With another extremely uncomfortable ninth-inning save opportunity almost thrown away, the Nationals and manager Davey Johnson need to make a decision.
Johnson told the media he would sleep on what happened to reliever Henry Rodriguez on Monday in Philadelphia. Without the literal save by Sean Burnett, Rodriguez was on the rocky road to his fourth blown save of the season.
It is obvious Rodriguez has the swing-and-miss stuff one covets in a closer, firing fastballs regularly at 101 mph. But his lack of command and control, with a penchant for inopportune walks and wild pitches, is not conducive to finishing off teams after eight innings of outstanding work by your starter and bullpen.
The Nationals are off to their best start since arriving in D.C., so it's necessary to make this change to preserve the team's early-season pennant hopes.
Closers Drew Storen (bone chip in elbow) and Brad Lidge (hernia) are still at least a few weeks from helping. Having Rodriguez getting out there and learning on the job is not a sacrifice the Nationals can afford if they have visions of keeping pace in the National League East.
So there is a quick and simple solution to help the Nationals bridge the gap, at least until Lidge returns from the disabled list.
Right-hander Craig Stammen, in the midst of his best season ever as a major league pitcher, should be moved into the closer role temporarily. He is extremely valuable as the team's right-handed long reliever.
But the Nationals have a starter who is moving into the bullpen because Ross Detwiler has pitched so well - veteran right-hander Chien-Ming Wang, who is now recovered from his hamstring injury and can take the place of Stammen as the long reliever from the right side.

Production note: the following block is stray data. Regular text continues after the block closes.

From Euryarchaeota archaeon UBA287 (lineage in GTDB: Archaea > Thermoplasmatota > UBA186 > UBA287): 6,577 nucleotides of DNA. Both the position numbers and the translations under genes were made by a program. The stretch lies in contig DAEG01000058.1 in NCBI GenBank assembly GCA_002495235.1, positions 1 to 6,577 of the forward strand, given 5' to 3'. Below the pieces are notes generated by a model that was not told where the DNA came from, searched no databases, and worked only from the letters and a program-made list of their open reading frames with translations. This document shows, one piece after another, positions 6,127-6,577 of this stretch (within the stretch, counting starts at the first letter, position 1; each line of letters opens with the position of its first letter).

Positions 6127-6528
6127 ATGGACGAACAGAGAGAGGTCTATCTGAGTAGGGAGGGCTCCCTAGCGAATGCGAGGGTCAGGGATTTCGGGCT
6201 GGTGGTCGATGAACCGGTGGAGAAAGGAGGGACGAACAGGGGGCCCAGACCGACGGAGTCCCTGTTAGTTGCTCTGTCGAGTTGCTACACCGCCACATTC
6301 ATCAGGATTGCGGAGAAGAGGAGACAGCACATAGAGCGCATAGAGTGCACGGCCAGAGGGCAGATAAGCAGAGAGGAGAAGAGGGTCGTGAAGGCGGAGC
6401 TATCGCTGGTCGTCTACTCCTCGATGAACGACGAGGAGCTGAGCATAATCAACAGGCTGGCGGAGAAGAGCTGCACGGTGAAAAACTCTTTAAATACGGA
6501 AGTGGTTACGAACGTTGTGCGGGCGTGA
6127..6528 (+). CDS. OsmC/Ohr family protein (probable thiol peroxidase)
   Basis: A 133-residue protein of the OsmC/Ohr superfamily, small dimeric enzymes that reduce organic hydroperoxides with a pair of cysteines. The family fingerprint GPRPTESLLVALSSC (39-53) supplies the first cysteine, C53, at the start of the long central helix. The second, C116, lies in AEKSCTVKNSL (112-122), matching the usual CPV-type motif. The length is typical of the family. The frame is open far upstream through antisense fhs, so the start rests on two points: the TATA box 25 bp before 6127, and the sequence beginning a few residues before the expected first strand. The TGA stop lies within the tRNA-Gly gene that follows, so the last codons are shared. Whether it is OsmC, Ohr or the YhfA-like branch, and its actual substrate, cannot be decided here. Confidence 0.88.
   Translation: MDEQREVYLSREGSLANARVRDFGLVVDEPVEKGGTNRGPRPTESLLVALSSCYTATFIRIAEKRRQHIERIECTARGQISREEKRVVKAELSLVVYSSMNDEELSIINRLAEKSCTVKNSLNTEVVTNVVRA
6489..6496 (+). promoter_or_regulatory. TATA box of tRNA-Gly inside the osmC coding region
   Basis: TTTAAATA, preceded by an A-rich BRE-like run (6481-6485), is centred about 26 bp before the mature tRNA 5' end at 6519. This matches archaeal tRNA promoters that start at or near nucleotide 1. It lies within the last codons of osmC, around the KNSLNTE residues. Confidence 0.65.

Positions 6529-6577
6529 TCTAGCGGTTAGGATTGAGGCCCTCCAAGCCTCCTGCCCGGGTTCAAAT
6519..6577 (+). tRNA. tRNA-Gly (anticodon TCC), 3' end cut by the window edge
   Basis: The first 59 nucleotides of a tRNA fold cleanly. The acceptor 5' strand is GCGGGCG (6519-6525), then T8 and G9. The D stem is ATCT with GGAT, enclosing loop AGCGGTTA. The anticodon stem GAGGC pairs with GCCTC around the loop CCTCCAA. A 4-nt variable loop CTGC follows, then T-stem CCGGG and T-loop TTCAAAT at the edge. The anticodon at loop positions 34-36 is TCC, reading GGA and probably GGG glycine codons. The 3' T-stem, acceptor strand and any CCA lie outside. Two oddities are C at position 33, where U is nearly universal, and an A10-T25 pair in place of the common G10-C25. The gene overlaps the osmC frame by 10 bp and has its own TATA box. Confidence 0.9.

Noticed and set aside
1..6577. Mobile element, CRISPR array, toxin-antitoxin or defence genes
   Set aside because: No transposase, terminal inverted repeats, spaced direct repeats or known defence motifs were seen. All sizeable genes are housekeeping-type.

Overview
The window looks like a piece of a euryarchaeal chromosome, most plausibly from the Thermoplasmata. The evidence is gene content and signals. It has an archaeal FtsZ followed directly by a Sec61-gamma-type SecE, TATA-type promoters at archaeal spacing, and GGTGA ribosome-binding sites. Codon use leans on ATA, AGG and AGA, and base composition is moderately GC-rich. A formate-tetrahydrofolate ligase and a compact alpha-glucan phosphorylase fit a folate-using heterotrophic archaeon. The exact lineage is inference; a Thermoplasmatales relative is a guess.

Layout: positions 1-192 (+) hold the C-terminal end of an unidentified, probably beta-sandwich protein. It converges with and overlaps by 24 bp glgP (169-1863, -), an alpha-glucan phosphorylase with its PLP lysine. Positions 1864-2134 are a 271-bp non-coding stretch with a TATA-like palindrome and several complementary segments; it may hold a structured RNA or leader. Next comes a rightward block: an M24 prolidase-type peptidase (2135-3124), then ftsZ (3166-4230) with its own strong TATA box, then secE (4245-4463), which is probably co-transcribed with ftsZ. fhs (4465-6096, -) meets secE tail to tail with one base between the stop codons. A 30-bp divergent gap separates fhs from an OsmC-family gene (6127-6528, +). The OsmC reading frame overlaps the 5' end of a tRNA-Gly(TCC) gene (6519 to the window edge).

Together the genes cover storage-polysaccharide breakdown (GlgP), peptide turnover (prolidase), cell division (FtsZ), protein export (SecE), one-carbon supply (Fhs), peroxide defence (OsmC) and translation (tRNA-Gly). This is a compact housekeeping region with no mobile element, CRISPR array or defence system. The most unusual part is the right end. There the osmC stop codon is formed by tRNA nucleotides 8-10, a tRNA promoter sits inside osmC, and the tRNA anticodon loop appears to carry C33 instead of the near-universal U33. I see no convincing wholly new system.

The Nationals can place right-hander Ryan Mattheus on the disabled list as he recovers from plantar fasciitis and move Rodriguez into that seventh-inning role before setup man Tyler Clippard.
Everyone else, including Burnett, stays in their appropriate spots.
Johnson has said he wants his pitchers to be comfortable in their roles. Stammen is not a closer, but he is getting guys out at an amazing clip, and several times has come in with multiple runners on base and less than two outs and has done the job.
Similar to using Ian Desmond in the leadoff role when he is not your prototypical No. 1 hitter, this temporary adjustment is out of necessity. Stammen is not considered a closer by trade, but he has already made this type of move before and flourished.
Stammen started his career as a starter, but in 2010 and 2011 made 23 relief apppearances. He can do this. And the Nats will be able to restore some order to the ninth inning. Rodriguez also will be able to rebuild his confidence without free-falling back to the minors.
He is close. He is just not a closer yet.